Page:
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Enforcement Edge
June 20, 2024

“Let This Be a Warning”: BIS Threatens Denial Order for Substandard Corporate Compliance

Enforcement Edge: Shining Light on Government Enforcement

This week, the U.S. Department of Commerce’s Bureau of Industry and Security (BIS) imposed a three-year denial order against a Portland, Oregon-based package forwarding company, USGoBuy LLC (USGoBuy). The denial order prohibits USGoBuy from participating in all exports from the United States under BIS jurisdiction for a period of three years. Not only is the denial order likely to have damaging effects on the company itself, whose business centers around exports, it also serves as a clear warning to similarly situated companies that BIS is carefully scrutinizing companies’ export compliance efforts. In BIS’ press release announcing the denial order, Assistant Secretary for Export Enforcement Matthew S. Axelrod cautioned, “Let this denial order serve as a warning: if you don’t follow the terms of our administrative settlement and you lack a robust compliance department, you may lose the ability to export at all.”

According to the denial order, USGoBuy serves as an intermediary for exports by non-U.S. based customers who purchase items online from U.S. retailers. Non-U.S. based customers can ship those items to USGoBuy’s warehouse in Oregon, and USGoBuy then consolidates and re-packages the items for export from the United States. USGoBuy also purchases and exports U.S.-origin items itself on behalf of non-U.S. customers through a service called “BuyForMe.”

This week’s denial order stems from USGoBuy’s failure to adhere to a 2021 settlement agreement and order relating to an enforcement action against USGoBuy for its export of riflescopes in violation of the Export Administration Regulations (EAR). Under the terms of the settlement agreement and order, USGoBuy was required to pay a civil penalty and to undergo an Export Compliance Audit. The order imposed a three-year denial of USGoBuy’s export privileges, but the denial was suspended pursuant to the probationary conditions. BIS could activate the denial order if USGoBuy failed to comply with the agreed-upon settlement — which it did just this week, almost exactly three years after the order was issued.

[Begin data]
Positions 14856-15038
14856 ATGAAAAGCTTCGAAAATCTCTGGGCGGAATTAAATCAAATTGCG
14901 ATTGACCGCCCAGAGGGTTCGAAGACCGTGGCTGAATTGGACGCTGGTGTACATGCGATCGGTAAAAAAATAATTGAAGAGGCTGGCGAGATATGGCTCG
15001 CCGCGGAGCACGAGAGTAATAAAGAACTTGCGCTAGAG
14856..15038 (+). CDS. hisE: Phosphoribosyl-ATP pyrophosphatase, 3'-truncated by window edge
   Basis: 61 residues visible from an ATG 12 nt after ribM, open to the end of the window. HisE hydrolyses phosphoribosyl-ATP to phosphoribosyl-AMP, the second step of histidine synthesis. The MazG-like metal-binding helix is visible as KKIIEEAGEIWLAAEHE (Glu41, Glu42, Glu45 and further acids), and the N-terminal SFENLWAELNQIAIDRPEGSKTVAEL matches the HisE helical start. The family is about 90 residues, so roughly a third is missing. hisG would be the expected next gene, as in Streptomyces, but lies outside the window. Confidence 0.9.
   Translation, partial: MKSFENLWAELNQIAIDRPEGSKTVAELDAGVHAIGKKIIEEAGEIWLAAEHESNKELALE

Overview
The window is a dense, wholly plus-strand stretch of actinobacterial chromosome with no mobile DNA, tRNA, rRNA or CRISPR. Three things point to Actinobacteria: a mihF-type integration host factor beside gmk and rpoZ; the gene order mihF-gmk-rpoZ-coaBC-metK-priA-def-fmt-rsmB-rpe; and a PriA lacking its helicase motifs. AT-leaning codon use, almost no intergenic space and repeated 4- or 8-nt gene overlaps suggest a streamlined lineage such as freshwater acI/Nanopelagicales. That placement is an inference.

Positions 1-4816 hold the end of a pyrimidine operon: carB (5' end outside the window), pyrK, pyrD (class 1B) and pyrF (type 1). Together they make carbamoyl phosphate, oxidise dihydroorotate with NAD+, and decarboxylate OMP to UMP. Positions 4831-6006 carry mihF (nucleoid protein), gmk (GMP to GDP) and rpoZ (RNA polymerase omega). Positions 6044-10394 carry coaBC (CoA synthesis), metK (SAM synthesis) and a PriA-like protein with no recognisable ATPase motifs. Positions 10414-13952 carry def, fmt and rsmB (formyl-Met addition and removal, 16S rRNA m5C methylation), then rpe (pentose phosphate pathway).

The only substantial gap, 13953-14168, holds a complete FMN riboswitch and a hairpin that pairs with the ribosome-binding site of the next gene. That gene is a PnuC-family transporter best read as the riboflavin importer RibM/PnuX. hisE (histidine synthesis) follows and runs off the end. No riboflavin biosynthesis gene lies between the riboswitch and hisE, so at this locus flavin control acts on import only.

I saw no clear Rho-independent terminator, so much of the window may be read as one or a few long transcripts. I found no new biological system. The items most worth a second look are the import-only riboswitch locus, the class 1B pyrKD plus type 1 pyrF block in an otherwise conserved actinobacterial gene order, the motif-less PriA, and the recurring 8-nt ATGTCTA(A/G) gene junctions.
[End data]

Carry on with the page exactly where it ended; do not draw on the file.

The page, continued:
In its denial order, BIS maintained that USGoBuy had failed to implement appropriate corrective action and had committed additional EAR violations during the probationary period. The Export Compliance Audit, according to BIS, identified significant, continued deficiencies in USGoBuy’s export compliance program, which USGoBuy failed to remediate through corrective action as required by the settlement agreement and order. BIS’ denial order also noted that, in response to a notice letter issued by BIS regarding the deficiencies, USGoBuy explained that it had recently implemented certain compliance enhancements. However, BIS found that such enhancements “[did] not appear reasonably designed to address the Company’s past violations or to identify and prevent future potential misconduct.”

Denial orders are one of the most drastic actions BIS can take in response to export controls violations. BIS’ denial order signals, not just to freight forwarders but to industry at large, that BIS takes seriously companies’ commitments under settlement agreements, particularly as they pertain to strengthening export compliance programs.

For questions about export controls or sanctions matters, contact the authors or any of their colleagues in Arnold & Porter’s White Collar Defense & Investigations or Export Control & Sanctions practice groups.

© Arnold & Porter Kaye Scholer LLP 2024 All Rights Reserved. This blog post is intended to be a general summary of the law and does not constitute legal advice. You should consult with counsel to determine applicable legal requirements in a specific fact situation.